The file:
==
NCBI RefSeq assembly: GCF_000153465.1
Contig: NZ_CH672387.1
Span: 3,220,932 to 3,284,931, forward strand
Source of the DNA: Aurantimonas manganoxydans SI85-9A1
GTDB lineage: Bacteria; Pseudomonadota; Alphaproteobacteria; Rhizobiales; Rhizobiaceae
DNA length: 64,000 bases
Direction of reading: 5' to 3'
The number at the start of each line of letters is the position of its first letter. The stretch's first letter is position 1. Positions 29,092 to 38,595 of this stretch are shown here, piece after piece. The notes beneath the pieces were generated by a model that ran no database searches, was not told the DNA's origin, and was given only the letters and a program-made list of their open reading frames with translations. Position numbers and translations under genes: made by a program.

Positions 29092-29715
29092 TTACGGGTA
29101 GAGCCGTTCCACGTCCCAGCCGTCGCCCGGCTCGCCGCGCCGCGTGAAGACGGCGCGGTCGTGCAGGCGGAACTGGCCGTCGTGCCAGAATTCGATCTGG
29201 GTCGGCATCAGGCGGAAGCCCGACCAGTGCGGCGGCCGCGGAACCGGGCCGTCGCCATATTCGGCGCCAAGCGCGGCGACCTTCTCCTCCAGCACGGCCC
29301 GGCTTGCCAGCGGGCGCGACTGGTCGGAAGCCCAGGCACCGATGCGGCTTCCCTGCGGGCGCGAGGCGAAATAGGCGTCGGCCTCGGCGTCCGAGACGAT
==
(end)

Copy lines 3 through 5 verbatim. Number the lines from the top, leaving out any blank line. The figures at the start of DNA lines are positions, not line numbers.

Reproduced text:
Span: 3,220,932 to 3,284,931, forward strand
Source of the DNA: Aurantimonas manganoxydans SI85-9A1
GTDB lineage: Bacteria; Pseudomonadota; Alphaproteobacteria; Rhizobiales; Rhizobiaceae